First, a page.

Friends of Hastings Cemetery

Arbuthnott, Hugh Hamilton

Hugh Hamilton Arbuthnott, Second Lieutenant: 67th Punjabis, Indian Army. Age 21.

Born 1894 in Shillong, Assam, India.  Son of John Campbell Arbuthnott and of Jeannie Sinclair (Hamilton) Arbuthnott of Kilquhanty, Kirkpatrick-Durham.

Educated at Haileybury College, near Hertford, founded by the East India Company in 1806

Commissioned from Sandhurst RMC in July 1914.

Twice wounded during the defence of Kut.

“Conditions during the siege were appalling. In bitterly cold weather and with little medical treatment, many of the soldiers did not survive the winter. Several attempts were made to relieve the besieged town, but they encountered stubborn Turkish resistance and all ended in failure.

“Captured British and Indian soldiers were brutally treated on their march to Turkish prisoner-of-war camps in Anatolia.  Of the 11,800 men who left Kut-al-Amara with their captors on 6 May 1916, 4,250 died either on their way to captivity or in the camps that awaited them at the journey's end.”

Died of Wounds received in action 28 December 1915 and buried in Kut War Cemetery, Iraq.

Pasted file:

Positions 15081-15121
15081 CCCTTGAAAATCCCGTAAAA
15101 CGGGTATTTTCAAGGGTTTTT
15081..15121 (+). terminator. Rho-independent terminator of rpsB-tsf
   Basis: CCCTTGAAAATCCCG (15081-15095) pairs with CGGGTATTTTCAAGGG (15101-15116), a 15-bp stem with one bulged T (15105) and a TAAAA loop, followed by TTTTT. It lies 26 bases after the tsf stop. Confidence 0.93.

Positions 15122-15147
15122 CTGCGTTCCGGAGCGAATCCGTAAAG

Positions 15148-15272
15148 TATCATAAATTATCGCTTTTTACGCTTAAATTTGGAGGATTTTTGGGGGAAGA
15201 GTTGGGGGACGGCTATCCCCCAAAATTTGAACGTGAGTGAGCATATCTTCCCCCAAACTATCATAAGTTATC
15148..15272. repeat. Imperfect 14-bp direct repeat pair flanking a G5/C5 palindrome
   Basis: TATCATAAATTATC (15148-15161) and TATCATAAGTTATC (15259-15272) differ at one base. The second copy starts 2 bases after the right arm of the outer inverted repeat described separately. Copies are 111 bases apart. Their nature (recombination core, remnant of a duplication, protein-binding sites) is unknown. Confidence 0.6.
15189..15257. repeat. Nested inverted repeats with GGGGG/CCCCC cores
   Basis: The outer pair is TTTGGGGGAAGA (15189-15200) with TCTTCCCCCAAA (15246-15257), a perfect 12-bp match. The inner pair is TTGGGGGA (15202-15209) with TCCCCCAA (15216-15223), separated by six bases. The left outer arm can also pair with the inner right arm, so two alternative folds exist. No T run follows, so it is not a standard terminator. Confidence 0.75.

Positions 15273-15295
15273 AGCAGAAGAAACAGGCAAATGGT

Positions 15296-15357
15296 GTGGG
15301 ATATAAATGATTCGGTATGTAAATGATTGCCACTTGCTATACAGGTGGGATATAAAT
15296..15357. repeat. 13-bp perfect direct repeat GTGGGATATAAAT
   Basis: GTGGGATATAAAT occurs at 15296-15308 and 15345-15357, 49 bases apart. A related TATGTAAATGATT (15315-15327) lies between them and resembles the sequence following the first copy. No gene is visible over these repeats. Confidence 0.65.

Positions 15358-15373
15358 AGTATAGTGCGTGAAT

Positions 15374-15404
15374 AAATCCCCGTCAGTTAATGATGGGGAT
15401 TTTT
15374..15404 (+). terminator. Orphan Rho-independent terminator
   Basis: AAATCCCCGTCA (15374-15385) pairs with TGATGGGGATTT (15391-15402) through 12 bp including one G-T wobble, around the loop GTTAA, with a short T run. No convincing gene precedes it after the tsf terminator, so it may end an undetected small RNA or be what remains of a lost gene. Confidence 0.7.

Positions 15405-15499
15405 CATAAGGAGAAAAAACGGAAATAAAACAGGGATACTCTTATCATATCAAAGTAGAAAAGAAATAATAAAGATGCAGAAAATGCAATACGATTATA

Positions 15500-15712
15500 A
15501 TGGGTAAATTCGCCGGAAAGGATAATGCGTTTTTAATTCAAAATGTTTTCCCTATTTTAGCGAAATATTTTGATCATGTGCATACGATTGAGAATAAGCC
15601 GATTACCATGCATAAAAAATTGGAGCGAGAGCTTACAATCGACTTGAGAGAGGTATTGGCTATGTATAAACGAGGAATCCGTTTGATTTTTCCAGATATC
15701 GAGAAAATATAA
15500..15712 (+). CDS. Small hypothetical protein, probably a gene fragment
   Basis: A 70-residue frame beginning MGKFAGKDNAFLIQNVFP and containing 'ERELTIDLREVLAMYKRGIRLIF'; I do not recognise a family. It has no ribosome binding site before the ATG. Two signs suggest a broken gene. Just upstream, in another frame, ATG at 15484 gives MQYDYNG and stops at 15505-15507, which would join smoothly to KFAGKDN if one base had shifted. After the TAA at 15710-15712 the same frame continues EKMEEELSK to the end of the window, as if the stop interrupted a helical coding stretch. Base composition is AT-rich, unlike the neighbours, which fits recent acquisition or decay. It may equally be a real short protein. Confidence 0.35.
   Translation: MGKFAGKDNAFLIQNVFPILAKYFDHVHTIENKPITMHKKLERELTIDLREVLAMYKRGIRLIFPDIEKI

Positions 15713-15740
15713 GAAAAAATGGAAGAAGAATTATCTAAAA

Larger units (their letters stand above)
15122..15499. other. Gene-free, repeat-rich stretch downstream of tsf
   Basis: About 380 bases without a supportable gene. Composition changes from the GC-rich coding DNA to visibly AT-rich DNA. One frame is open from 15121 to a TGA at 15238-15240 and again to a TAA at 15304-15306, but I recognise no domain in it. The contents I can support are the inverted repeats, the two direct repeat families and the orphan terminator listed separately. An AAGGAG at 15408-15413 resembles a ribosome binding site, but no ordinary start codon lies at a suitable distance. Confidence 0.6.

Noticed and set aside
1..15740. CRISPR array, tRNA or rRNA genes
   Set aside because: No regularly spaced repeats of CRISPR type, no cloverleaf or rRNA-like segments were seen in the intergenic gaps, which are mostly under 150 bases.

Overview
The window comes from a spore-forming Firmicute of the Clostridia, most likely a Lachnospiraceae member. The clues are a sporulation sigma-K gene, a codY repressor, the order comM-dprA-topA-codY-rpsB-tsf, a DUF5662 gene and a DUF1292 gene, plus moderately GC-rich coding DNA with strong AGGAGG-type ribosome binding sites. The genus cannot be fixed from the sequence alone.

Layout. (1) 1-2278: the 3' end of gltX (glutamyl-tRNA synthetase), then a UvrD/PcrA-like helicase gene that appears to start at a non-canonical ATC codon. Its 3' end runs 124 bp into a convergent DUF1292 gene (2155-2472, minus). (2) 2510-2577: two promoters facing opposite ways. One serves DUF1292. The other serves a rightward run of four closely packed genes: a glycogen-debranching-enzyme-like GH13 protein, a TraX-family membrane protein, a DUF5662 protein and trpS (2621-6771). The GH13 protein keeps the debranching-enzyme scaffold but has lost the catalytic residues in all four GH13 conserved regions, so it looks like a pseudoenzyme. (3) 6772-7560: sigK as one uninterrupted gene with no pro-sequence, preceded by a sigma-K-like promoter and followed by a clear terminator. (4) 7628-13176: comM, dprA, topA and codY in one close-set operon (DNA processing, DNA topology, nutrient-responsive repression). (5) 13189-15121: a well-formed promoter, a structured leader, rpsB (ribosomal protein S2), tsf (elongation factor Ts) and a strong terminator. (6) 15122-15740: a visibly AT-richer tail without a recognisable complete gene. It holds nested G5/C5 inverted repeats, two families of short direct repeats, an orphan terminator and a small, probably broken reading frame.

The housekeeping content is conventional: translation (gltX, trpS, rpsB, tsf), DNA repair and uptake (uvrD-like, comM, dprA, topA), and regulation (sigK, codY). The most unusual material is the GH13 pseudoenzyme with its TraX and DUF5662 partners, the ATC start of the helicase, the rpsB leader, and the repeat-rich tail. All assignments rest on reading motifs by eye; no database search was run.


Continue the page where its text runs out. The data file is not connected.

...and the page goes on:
Commonwealth War Grave Commission - Whilst the current climate of political instability persists it is not

possible for the Commission to manage or maintain its cemeteries and memorials located within Iraq.

Alternative arrangements for commemoration have therefore been implemented and a two volume Roll of Honour listing all casualties buried and commemorated in Iraq has been produced. These volumes are on display at the Commission's Head Office in Maidenhead and are available for the public to view.

The tragedy of Kut - The Guardian , Wednesday 20 November 2002

Military headstones have started arriving in Iraq from Britain. Not in preparation for an invasion but to commemorate allied soldiers who died in a previous attempt at 'regime change'.